Producers appear to be rushing to lock in $55/bbl oil for 2017
Oil and gas hedging activity skyrocketed in Q3 to the highest level in a year, according to an analysis by Wood Mackenzie.
Will activity climb higher in Q4 as prices break through the US$50/bbl threshold?Wood Mackenzie’s corporate research experts look at the Q3 numbers and analyse hedging volumes, trends as Q4 wraps up, and what’s to come in a post-OPEC-cuts 2017.
Oil and gas hedge volume soared in Q3 2016 — more than in any of the prior three quarters.
What drove this surge in activity? And what conclusions might we draw as Q4 comes to a close and we enter 2017 with historic production cuts by OPEC?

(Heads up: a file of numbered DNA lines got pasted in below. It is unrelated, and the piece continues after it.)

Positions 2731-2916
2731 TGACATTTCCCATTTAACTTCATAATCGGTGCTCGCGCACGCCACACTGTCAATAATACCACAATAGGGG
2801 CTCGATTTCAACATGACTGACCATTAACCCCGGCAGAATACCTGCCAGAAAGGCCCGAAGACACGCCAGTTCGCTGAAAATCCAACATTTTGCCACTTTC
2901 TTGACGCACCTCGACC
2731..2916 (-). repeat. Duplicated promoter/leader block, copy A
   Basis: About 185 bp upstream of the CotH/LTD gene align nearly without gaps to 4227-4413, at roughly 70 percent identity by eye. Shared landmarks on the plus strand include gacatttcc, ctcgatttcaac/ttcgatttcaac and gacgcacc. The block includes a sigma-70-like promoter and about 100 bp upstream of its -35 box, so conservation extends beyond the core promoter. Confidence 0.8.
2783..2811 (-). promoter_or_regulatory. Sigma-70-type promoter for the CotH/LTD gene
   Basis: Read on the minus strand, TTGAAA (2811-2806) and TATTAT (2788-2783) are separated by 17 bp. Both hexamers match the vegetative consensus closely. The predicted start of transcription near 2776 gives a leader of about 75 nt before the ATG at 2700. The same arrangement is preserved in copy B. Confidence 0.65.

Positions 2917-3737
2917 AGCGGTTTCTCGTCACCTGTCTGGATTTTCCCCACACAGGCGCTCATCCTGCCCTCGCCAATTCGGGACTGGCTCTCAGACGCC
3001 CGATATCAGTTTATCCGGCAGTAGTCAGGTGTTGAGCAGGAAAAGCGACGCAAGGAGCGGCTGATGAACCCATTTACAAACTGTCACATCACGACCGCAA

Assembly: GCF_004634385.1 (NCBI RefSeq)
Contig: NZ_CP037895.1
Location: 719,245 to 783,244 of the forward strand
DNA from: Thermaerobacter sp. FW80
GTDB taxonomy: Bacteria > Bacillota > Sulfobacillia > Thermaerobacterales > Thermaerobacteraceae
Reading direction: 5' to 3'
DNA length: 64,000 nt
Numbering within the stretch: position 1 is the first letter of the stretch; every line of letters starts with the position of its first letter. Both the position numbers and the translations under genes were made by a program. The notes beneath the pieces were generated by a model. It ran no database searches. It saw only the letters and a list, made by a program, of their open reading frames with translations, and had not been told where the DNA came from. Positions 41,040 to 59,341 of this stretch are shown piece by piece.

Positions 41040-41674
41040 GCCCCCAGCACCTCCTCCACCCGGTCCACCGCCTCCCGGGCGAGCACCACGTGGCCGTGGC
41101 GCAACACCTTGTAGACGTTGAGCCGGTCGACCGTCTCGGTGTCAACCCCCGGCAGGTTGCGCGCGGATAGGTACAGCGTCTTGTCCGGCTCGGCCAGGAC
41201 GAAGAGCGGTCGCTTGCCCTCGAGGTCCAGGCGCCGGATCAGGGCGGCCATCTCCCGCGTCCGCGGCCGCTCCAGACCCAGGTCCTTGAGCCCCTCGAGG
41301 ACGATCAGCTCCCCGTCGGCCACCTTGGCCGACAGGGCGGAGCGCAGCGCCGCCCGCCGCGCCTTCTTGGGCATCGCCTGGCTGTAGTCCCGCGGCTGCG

Covering a peer group of 32 of the largest upstream companies with active hedging programmes, Wood Mackenzie analysis shows the volume of oil hedges in Q3 were up 72 per cent compared to Q2, and gas was up 45 per cent.
This surge may simply be due to higher oil and gas prices relative to H1 2016, with a majority of derivatives within US$5/bbl of a US$50/bbl (Brent) oil price and a minimum of US$3 per thousand cubic feet of gas (Henry Hub).
Notably, only three operators were responsible for 42 per cent of the volumes added in oil hedging, and just two of their peers accounted for 58 per cent of gas hedging volumes.
The rush to lock in US$50/bbl oil and US$3.20/mcf gas suggests that producers may not have sensed much price upside beyond those levels for the near term. But recent OPEC announcements have altered the outlook.
Producers appear to be rushing to lock in $55/bbl oil for 2017.
The extent of the activity cannot be quantified until producers disclose updates to derivative positions in Q4 results documents.